Each map area has a difficulty level (color coded), and the start of each journey the group pick characters for a number of roles: Guide, Scout, Hunter and Look-out. Embarkation dice are rolled and modifiers added, and depending on the roll and the land they travel through, they may have a number of Events. The events can be combat events or obstacles, but they can also be beneficial.
The tough part is, when the characters arrive at their destination, they roll an Arrival roll. If that goes badly, they might gain exhaustion levels or Shadow Points. Both are bad.
Furthermore, travel connects with the rest and healing rules of the setting. Long Rests can only be had in a Sanctuary – like the House of Elrond or Beorn’s home. Therefore any damage or exhaustion they acquire from encounters or bad luck may be hard to heal when you reach the destination.
The rules will add danger and flavor to the game, and they can be used in other campaigns with a little modification and work. In my current regular D&D campaign, with 9-10th lvl characters, one random encounter should either be very dangerous or have a deeper purpose, such as providing clues, potential allies or add depth to the setting, because it won’t drain resources or make their lives significantly more challenging, as they are back to full power the next day, unless I want to spend several hours just running random encounters. I think this system solves that issue – you basically want to avoid wolves or orc raiding parties – because they can impact if you are able to succeed in your greater goal or quest.
Of course, it also adds a lot of flavor, and, as the group has no magical aid – like Purify Water, Good Berries or Leomund’s Tiny Hut – the journey will become something dangerous the group must consider closely.
The game has a system for gaining corruption. It can happen through sorrow, blighted places, misdeeds and tainted treasure. The results are negative psychological traits (Shadow Weakness) and ultimately a complete fall into Shadow. Boromir is the obvious example from the novels.
It is hard to judge how big a threat it is to the characters over a campaign. But I like the mechanic and, again, it feels right for the setting.
In accordance with the fiction, not everyone welcomes travelers from afar, and the game therefore has a system for Audiences with the various rulers of Middle-Earth. It is basically skill challenges modified by how various cultures see each other. Not everyone enjoys a system for a role-playing encounter, but I can see why it is included. It can certainly add drama and consequences, and again fits the game setting perfectly. In the published adventure Wilderland Adventures, the mechanic is used frequently – but more on that in a future review.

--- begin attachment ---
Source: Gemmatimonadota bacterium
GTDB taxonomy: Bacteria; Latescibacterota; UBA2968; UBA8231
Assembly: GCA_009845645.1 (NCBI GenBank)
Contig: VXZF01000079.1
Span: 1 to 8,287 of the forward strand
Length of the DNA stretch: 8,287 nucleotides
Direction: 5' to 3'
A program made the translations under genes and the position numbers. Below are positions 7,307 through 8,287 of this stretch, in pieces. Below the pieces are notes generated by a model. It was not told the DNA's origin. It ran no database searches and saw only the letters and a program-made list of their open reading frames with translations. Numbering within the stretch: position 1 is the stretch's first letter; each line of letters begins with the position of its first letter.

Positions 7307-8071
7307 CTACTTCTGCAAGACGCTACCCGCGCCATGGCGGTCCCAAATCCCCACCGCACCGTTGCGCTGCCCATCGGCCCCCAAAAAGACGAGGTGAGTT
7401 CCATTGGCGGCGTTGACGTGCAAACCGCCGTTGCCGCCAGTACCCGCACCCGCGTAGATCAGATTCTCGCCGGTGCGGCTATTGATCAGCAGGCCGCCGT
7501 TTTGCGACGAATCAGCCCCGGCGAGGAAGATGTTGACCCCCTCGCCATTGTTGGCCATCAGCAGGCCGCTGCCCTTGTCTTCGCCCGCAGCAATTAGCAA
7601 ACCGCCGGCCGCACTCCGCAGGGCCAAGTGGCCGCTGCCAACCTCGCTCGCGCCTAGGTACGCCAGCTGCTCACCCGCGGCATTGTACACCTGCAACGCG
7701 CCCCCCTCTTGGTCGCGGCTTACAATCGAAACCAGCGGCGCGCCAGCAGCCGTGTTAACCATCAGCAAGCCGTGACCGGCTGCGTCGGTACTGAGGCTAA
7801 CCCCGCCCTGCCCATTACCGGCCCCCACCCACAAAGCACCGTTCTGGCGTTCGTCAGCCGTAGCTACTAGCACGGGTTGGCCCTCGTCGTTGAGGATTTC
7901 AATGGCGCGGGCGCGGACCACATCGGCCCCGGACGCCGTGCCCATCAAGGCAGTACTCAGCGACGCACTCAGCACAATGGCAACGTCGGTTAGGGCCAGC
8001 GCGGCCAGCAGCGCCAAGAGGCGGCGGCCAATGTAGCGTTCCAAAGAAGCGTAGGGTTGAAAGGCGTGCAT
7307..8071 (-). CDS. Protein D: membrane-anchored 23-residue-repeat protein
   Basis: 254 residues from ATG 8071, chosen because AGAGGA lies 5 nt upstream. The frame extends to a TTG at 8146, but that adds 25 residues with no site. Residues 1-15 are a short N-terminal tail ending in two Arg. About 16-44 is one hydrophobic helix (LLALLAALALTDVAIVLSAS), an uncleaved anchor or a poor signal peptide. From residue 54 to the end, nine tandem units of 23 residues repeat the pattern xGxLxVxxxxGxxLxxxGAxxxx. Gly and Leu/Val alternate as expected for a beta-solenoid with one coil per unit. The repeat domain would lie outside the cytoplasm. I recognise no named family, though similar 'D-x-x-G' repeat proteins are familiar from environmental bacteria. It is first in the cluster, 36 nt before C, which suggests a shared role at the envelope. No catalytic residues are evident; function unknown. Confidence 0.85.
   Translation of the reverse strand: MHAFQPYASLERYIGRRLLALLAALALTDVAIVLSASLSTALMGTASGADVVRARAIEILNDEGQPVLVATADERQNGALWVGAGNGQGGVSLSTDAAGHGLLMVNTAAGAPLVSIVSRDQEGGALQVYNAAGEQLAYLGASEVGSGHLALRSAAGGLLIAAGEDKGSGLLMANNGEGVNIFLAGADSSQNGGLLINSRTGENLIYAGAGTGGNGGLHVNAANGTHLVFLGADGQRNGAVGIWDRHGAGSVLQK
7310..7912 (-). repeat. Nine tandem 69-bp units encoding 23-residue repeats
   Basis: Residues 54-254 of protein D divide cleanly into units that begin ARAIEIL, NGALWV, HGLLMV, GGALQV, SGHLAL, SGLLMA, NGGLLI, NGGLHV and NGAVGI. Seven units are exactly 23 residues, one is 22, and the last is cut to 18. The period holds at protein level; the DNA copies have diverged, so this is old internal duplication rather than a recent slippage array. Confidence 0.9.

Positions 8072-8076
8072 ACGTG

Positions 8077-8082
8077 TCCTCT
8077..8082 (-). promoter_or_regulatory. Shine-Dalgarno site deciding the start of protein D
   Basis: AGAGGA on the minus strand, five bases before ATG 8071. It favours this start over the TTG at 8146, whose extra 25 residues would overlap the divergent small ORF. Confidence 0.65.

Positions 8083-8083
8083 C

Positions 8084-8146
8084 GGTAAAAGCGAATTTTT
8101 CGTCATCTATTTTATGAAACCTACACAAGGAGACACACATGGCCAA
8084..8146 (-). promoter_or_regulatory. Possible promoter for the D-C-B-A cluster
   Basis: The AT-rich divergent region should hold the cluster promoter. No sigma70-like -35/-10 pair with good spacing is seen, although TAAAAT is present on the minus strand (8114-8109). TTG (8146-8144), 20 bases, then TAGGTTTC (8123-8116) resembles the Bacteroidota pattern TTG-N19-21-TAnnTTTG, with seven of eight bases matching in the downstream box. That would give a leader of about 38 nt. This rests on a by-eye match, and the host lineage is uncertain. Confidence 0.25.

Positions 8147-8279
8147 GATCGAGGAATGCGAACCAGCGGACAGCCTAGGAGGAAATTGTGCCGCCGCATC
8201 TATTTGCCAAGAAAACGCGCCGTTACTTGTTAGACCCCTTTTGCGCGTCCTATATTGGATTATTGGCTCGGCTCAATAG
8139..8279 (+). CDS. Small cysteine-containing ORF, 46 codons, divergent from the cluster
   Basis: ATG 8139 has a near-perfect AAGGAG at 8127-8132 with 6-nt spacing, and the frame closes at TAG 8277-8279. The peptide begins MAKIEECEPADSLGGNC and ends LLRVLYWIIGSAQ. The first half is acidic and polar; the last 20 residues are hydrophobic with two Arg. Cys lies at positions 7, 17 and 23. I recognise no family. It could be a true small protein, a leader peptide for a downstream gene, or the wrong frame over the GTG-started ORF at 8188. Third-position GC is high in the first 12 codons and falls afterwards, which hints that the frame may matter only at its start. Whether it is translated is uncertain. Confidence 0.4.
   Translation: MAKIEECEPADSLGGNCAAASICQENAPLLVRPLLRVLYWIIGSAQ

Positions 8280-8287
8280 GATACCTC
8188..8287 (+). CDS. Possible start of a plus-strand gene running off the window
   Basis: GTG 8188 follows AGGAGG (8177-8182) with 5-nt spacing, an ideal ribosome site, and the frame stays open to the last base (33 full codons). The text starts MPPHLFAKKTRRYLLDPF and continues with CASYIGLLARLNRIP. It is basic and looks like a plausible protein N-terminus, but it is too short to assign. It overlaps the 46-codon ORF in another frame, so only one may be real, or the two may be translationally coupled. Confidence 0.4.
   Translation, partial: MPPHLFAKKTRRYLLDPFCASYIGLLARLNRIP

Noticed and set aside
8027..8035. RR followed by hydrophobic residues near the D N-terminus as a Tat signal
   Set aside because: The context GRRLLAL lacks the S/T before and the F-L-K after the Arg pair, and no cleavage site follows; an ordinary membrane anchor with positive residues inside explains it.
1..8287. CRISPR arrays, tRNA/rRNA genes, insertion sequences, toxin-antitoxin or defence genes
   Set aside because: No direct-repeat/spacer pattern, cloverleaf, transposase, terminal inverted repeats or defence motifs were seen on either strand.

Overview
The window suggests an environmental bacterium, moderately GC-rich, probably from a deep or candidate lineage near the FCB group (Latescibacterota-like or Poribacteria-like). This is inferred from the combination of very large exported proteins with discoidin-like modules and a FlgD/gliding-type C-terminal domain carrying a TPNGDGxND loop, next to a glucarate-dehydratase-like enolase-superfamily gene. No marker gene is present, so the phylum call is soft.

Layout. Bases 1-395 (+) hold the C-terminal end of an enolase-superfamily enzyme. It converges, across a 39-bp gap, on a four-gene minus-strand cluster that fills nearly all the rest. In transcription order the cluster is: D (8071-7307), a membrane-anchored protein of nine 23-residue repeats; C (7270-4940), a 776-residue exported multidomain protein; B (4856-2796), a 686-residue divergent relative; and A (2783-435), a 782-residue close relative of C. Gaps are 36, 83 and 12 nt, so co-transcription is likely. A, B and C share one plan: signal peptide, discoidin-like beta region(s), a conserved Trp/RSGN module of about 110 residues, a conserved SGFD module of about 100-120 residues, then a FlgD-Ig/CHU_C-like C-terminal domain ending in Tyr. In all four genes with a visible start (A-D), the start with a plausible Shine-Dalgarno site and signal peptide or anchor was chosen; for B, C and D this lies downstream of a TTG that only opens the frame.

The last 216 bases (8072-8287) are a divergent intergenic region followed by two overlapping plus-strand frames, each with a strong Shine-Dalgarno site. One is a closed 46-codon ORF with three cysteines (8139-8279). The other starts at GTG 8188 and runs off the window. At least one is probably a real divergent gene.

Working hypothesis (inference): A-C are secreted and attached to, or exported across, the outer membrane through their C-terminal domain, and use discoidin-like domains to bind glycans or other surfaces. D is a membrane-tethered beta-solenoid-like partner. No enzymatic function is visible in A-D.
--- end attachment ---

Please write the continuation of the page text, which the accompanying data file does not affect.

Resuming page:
The Fellowship Phase:
This down-time system also fits well with the setting. The assumption is that you adventure and travel in the spring and summer, maybe autumn, and settle down for the winter, perhaps to help bring the harvest home, to research ancient lore or to open a new Sanctuary. It is also a way to regain hit points and exhaustion levels, which might be sorely needed, given the trials that the characters can go through.
It is certainly a much more interesting down-system compared to the original D&D rules, but without a whole lot of clunky mechanics added.
Final Thoughts on Adventures in Middle-Earth:
I would love to run a campaign in this game and setting. It is very well done, and it feels like you can really play a Dúnedain ranger, a dour dwarf of the Blue Mountains or a hobbit off seeing the world and stride right into Tolkien’s pages.
I don’t think it is for everyone, though. It is probably the least magical fantasy setting I’ve encountered, certainly in D&D, unless you go for an actual historical or near-historical setting.
As a DM (or Lore Master I should say), my greatest concern is that I doubt the setting works well with characters above 7th level or so. I could be wrong, but I think making stories with fitting enemies and drama at level 8+ will be a challenge within the Middle-Earth setting – partly because the most epic plots have been told by Tolkien. But these concerns are for the review of the Loremaster’s Guide, which should arrive at my door soon… and perhaps the upcoming campaign: Mirkwood.
It can be hard to judge if the game is well balanced, and particularly how well the different classes and cultures compare to each other. Player’s really dislike if one class or character build outshines every other, and almost every group has a player who will spot those ‘killer combos’ in an instant. And as there is little or no enchanted equipment, except for heirloom items and good dwarven steel, the player’s AC and attack modifiers, will generally be lower, compared to standard D&D. It is hard to tell how they stack up against monsters?
Exhaustion can also be crippling and it is hard to remove. Are the journey rules too hard, if you don’t have characters built to be good at survival, perception and so on, or if they are plain unlucky?
Why should you buy this book?
- If you love Tolkien’s world and want to play in it.
- If you plan on running a low magic campaign. It will have many things you can lift.
- If you are a newcomer to DM Dungeons & Dragons this game is in some ways easier than regular D&D, as there are fewer spells and so on to keep track of, and the setting will be familiar to most people. However, … see below
- If you want inspiration for your own campaign, such as classes, feats and backgrounds.
Why shouldn’t you buy this book?
- If your players want plenty of cool spells and magical gear, Adventures in Middle-Earth isn’t for you.
- The murder hobo, kick in the door play-style is also a hard fit with the setting. This is a game of heroes and often tales tinged with sadness.
- A newcomer DM might find it hard to deal with the game, if it turns out there are imbalances, whereas core D&D is quite robust.